More RARA oversight after fund balance decline
A drop of more than $600,000 in its fund balance revealed in Rochester Avon Recreational Authority's (RARA) proposed fourth quarter amendments to its 2017 budget has sparked concern and additional oversight of the authority from Rochester Hills and Rochester.
Rochester Hills Chief Financial Officer Joe Snyder told Rochester Hills City Council on Monday, December 11, that RARA's budget amendment proposes a decrease in total revenues of $48,474 and an increase in total expenses of $614,769. The decreases in revenues and increases will have a proposed net impact of $663,243 on RARA's fund balance, bringing it to about one percent of its total budget.
The authority has traditionally maintained a fund balance of about 20 percent.
RARA generates about 75 percent of its overall budget through membership fees, programs and facility rentals. About 25 percent of the overall budget comes from tax millages levied in Rochester and Rochester Hills. The amended 2017 FY budget includes about $628,000 in funds from Rochester Hills and about $88,000 from Rochester.
"To say I wasn't particularly pleased with RARA's reduction in fund balance is really an understatement," said Snyder, who added that Rochester Hills is responsible for administering the financial aspects of RARA, and the city's treasurer is responsible for controlling the funds of the authority. "What we must do now is move forward to ensure that matters like this do not occur again."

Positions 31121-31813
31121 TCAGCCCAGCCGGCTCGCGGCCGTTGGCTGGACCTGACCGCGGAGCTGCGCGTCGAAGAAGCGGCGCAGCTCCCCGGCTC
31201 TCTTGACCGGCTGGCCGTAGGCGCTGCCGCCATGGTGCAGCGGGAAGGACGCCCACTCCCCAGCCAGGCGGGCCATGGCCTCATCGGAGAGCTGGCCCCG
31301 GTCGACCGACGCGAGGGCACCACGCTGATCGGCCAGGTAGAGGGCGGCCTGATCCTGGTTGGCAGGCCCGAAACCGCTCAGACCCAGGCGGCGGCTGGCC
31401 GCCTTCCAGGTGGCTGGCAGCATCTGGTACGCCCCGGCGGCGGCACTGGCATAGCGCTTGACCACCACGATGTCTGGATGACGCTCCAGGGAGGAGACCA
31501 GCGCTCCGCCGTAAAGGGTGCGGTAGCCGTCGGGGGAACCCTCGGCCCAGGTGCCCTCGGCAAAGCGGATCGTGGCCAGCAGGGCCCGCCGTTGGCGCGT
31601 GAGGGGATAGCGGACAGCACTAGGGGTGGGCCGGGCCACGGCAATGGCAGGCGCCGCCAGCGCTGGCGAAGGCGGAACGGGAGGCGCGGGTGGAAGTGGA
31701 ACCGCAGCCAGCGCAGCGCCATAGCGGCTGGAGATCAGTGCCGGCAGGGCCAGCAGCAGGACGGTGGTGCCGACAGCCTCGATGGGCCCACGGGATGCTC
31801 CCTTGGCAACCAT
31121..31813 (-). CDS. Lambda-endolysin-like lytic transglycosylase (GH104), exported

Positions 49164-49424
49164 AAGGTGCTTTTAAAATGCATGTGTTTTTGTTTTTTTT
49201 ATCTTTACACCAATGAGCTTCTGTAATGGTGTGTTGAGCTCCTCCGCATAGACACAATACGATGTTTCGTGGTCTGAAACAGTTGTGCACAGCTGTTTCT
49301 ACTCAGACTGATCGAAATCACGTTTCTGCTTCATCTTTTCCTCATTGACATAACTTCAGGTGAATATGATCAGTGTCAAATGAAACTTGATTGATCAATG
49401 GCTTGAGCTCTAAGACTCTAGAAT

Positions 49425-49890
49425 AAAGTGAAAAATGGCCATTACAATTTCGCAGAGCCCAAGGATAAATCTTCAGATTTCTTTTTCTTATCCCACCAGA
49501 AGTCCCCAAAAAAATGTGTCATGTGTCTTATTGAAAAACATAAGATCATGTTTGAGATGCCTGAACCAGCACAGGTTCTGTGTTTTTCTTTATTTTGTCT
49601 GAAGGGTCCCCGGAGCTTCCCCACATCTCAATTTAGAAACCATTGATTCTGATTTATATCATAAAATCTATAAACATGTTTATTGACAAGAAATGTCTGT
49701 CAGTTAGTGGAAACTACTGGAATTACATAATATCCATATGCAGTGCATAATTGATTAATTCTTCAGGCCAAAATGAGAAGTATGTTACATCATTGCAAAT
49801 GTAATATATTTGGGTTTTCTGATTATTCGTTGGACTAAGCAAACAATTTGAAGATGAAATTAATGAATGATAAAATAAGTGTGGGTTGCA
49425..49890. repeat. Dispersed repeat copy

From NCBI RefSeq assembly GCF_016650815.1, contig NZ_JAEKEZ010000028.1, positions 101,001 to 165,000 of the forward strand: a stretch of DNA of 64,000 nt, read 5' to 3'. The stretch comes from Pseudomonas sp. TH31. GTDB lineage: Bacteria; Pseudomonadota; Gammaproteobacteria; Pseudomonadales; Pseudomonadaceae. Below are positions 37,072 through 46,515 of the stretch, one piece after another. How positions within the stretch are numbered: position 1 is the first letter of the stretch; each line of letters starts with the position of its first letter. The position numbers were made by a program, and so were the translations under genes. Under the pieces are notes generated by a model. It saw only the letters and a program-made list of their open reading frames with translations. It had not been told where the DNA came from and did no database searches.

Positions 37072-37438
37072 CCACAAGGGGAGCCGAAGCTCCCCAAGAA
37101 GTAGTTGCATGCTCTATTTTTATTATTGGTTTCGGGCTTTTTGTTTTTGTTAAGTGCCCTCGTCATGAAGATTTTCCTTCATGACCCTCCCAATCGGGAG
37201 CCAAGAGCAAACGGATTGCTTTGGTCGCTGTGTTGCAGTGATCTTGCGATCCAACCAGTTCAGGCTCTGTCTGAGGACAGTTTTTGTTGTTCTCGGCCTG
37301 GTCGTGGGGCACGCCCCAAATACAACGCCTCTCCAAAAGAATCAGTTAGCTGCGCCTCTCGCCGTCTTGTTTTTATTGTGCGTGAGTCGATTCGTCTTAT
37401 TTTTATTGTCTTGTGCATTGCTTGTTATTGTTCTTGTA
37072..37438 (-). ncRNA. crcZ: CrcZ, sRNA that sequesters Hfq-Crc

Ronald Jewell, executive director for RARA, said the authority's original budget was submitted when RARA was still in the process of negotiating terms to acquire a 22,000-square-foot building at 480 E. Second Street, which wasn't opened until April 2017. The building and build-out of the facility includes about 10,000 square-feet of multi-court, multi-sport gymnasiums, and about 8,000 square feet of fitness and cardio equipment. The mid-year occupation meant memberships and building rentals failed to meet projections included in the original budget.
"From April to November of 2017, RARA was averaging $176 per day from memberships. In the past 14 days, RARA is capturing about $740 per day from memberships, or RARA has seen about 21 percent of its membership revenue collected for the budget," he said in memo dated December 4.
Rochester Hills City Council in July 2016 approved a request from RARA to use a maximum of $333,000 of its unrestricted fund balance toward the purchase and renovation of the new building. Council members at the time specifically said they wanted RARA to maintain $100,000 in fund balance in the budget. That motion was passed 6-1 with councilwoman Stephanie Morita voting against the measure due to concerns about the fund balance dropping below 20 percent.
"Mr. Jewell, I don't think you understand the amount of aggravation that you have caused us this week. Not just staff, but also council, in finally being appraised of the financial status of RARA," Morita said on Monday, December 11. "This is an organization that we all care very much about and want to see succeed. When we have a $14,000 fund balance at the end of the year, it’s very, very concerning.